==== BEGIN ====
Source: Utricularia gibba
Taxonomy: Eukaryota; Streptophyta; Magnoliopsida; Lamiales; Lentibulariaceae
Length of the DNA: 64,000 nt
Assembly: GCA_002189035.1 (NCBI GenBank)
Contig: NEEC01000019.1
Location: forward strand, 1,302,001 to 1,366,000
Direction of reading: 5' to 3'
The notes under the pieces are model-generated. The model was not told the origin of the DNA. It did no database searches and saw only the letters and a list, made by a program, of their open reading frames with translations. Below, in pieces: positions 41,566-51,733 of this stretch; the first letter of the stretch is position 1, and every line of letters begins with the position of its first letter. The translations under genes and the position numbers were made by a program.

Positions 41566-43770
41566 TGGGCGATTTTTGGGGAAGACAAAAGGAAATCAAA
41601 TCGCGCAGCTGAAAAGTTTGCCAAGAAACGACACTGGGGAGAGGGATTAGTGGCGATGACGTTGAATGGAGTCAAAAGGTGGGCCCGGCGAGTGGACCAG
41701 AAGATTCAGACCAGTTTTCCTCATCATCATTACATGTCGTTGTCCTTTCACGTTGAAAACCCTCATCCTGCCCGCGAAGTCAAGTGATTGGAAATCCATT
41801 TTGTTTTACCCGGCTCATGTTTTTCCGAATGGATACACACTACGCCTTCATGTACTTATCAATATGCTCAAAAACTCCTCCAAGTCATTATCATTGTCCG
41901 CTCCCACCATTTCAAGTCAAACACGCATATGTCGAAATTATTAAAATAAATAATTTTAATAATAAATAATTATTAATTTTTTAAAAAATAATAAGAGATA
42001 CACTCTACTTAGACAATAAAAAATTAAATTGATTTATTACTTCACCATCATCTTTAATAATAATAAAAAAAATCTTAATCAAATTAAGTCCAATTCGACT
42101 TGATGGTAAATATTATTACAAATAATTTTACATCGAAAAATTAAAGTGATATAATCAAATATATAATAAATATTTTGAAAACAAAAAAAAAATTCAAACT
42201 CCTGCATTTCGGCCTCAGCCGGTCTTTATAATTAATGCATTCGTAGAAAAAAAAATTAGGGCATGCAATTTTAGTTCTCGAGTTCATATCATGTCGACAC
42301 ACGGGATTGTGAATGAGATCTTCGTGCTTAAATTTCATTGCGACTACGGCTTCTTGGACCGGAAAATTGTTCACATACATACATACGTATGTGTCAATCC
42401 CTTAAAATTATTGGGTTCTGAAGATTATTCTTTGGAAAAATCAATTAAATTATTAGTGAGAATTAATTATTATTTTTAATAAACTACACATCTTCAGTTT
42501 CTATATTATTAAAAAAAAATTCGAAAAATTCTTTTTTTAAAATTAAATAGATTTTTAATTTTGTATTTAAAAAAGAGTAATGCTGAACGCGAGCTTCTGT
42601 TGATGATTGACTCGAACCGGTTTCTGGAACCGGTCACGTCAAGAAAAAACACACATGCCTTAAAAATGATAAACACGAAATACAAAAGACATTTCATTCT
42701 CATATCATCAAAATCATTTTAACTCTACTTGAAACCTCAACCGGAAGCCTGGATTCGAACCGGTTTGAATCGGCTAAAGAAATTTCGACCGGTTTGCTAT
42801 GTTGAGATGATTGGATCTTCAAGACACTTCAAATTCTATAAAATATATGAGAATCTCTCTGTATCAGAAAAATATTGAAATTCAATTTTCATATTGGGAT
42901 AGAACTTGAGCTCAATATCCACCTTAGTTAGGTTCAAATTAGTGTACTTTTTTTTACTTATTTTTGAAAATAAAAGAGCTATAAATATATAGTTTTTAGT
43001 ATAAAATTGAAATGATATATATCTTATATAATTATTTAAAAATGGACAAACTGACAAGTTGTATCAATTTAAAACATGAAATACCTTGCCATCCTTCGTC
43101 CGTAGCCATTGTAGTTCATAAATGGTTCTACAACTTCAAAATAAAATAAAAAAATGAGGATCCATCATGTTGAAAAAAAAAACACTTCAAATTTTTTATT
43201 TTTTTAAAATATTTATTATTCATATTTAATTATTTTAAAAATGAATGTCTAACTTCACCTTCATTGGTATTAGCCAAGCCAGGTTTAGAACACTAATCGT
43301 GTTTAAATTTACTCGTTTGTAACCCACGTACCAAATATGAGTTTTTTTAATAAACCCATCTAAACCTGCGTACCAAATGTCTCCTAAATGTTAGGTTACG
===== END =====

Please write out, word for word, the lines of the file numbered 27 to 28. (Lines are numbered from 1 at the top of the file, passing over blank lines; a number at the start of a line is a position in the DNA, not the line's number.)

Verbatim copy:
43201 TTTTTAAAATATTTATTATTCATATTTAATTATTTTAAAAATGAATGTCTAACTTCACCTTCATTGGTATTAGCCAAGCCAGGTTTAGAACACTAATCGT
43301 GTTTAAATTTACTCGTTTGTAACCCACGTACCAAATATGAGTTTTTTTAATAAACCCATCTAAACCTGCGTACCAAATGTCTCCTAAATGTTAGGTTACG